Some of the kids would take my directions, watching me intently and quickly absorbing what I was showing them. These kids had confidence and began working slowing at a diligent pace.
Others would be playing with the tools I had handed them, not looking at me, seeming to not be paying attention to me at all. I was used to this because I have a son with Asperger’s syndrome. These kids don’t look you in the eye when you talk to them but they typically are listening. I assumed these kids were listening, it just didn’t seem like it. Well, not so much. I asked them if they could show me what I just demonstrated. They couldn’t. So I demonstrated again. They rushed through the work in record time, leaving me concerned about the quality of the job. Lets just say that these kids had a hard time focusing on the task at hand and I had to send them back to redo the entire row a second time, re-instruct or prod them to move along.
So you would assume that the “hard workers” are the ones that we would invite back. The others we would not. Nope, you assume wrong. I want them all to come back. I was one of those lame, non-focusing, slow crappy workers!! I seriously sucked at most of my first time jobs. When I worked at Arby’s at the Crossroads mall they got so sick of me that they delegated me to the refrigeration room to mop. Little did they know that I had never used one of those floppy topped mops that you have to squeeze out all of the water. (Heck, I don’t think I had ever mopped in my life before that) They came to check on me an hour later and it looked like a flood had occurred. There was water EVERYWHERE! LOL. My hours were severely cut after that to the point that I ended up quitting. Honestly, that happened to me at several of my jobs.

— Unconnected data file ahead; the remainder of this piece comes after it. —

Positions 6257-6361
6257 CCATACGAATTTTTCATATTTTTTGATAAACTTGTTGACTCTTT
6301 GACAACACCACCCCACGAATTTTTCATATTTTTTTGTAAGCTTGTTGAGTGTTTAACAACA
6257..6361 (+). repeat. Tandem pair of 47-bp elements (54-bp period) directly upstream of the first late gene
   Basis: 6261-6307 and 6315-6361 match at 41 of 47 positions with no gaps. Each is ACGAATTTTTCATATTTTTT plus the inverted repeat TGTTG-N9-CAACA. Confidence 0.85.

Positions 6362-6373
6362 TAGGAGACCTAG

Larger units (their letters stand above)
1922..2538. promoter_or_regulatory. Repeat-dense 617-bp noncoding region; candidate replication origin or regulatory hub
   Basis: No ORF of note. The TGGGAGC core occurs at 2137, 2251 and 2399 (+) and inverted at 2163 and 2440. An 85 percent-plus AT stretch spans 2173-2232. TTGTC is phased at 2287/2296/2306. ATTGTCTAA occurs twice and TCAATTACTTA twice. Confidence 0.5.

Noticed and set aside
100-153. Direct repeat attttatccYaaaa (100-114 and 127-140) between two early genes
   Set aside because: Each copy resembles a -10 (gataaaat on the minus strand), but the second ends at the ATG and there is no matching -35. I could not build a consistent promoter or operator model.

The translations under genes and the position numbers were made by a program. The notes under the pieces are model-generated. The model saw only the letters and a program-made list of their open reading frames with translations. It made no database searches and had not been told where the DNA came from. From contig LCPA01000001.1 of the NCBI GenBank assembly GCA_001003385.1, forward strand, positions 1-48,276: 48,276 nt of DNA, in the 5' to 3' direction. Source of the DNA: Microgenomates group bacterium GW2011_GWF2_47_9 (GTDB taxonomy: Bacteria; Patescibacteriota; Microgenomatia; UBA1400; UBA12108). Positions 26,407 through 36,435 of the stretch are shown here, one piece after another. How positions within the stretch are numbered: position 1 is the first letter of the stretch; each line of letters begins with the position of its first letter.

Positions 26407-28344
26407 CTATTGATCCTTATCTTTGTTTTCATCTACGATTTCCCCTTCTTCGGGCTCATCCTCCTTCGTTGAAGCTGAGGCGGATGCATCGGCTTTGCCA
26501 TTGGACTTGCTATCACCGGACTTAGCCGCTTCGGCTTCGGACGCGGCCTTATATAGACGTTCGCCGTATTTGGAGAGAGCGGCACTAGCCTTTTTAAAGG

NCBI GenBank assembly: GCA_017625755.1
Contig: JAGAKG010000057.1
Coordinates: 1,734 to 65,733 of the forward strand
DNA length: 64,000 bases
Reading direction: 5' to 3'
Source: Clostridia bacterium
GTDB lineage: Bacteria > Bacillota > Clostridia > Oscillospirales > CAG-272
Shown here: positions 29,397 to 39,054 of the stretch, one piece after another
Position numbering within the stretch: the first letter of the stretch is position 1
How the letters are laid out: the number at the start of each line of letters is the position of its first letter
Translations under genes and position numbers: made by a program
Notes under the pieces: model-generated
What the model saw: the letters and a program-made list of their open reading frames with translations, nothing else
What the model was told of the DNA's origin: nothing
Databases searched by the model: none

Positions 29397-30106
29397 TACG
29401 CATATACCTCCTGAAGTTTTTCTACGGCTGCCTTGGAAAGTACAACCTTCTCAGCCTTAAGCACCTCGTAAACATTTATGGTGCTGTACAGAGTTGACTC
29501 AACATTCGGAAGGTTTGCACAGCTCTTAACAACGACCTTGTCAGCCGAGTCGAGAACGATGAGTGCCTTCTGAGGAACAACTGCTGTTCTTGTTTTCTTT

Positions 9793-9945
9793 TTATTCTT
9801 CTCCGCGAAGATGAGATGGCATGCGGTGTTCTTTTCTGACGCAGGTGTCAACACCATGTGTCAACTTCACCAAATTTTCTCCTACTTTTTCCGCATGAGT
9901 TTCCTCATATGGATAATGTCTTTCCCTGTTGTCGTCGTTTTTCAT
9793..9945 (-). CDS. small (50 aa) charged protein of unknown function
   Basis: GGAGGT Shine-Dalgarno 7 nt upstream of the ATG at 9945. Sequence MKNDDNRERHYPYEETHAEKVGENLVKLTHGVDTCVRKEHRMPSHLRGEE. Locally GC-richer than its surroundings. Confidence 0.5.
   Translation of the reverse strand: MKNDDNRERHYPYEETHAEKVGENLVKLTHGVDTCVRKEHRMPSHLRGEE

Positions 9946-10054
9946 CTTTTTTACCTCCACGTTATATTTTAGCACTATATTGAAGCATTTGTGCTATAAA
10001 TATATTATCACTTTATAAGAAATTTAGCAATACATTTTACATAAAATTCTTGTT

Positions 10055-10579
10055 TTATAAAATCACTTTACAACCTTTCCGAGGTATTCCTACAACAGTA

I want these kids back so I can give them a chance to learn. I want them walking out of here having learned new skills, increased confidence and new friends. I also want them to learn that you need to focus, work hard and pay attention. None of this will happen if I give up on them when they don’t meet expectations the first time. They all have their strengths and weaknesses. I want to tease out the strengths and highlight what they can achieve. I want them to feel like this farm is a safe place. I want to make it so that when they get their next job the boss is highly impressed that they “catch on” quickly and become an asset to the company. I want to help these kids grow into productive, honest, friendly and helpful adults. Empower them with confidence and the ability to teach others these skills. So in our small way, I am hoping that we can help these kids work through the feelings of loneliness, self-doubt and fear in a safe way.
Mattawan is an amazing community with such a wonderful base of good honest people. We want to give back and help the community grow. Thank you for taking the time to read this rather long blog.